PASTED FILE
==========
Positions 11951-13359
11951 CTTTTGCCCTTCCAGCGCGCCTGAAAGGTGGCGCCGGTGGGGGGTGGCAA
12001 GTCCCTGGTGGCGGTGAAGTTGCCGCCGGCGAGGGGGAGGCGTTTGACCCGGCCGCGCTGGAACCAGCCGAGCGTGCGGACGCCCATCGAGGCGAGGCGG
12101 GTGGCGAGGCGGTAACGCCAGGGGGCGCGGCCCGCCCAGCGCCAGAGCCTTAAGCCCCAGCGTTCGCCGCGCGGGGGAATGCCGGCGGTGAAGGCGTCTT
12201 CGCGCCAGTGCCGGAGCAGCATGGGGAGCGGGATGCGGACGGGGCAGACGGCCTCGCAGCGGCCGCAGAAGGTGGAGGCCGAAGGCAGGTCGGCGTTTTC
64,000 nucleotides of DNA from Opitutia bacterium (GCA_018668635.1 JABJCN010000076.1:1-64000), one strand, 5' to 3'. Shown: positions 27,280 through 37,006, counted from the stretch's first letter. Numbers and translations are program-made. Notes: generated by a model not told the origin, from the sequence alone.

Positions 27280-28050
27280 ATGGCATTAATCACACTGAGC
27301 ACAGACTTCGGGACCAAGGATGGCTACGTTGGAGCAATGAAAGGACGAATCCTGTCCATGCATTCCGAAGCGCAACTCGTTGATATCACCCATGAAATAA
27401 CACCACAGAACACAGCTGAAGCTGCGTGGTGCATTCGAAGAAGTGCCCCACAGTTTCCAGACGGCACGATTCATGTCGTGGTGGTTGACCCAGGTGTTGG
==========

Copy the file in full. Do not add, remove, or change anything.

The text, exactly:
Positions 11951-13359
11951 CTTTTGCCCTTCCAGCGCGCCTGAAAGGTGGCGCCGGTGGGGGGTGGCAA
12001 GTCCCTGGTGGCGGTGAAGTTGCCGCCGGCGAGGGGGAGGCGTTTGACCCGGCCGCGCTGGAACCAGCCGAGCGTGCGGACGCCCATCGAGGCGAGGCGG
12101 GTGGCGAGGCGGTAACGCCAGGGGGCGCGGCCCGCCCAGCGCCAGAGCCTTAAGCCCCAGCGTTCGCCGCGCGGGGGAATGCCGGCGGTGAAGGCGTCTT
12201 CGCGCCAGTGCCGGAGCAGCATGGGGAGCGGGATGCGGACGGGGCAGACGGCCTCGCAGCGGCCGCAGAAGGTGGAGGCCGAAGGCAGGTCGGCGTTTTC
64,000 nucleotides of DNA from Opitutia bacterium (GCA_018668635.1 JABJCN010000076.1:1-64000), one strand, 5' to 3'. Shown: positions 27,280 through 37,006, counted from the stretch's first letter. Numbers and translations are program-made. Notes: generated by a model not told the origin, from the sequence alone.

Positions 27280-28050
27280 ATGGCATTAATCACACTGAGC
27301 ACAGACTTCGGGACCAAGGATGGCTACGTTGGAGCAATGAAAGGACGAATCCTGTCCATGCATTCCGAAGCGCAACTCGTTGATATCACCCATGAAATAA
27401 CACCACAGAACACAGCTGAAGCTGCGTGGTGCATTCGAAGAAGTGCCCCACAGTTTCCAGACGGCACGATTCATGTCGTGGTGGTTGACCCAGGTGTTGG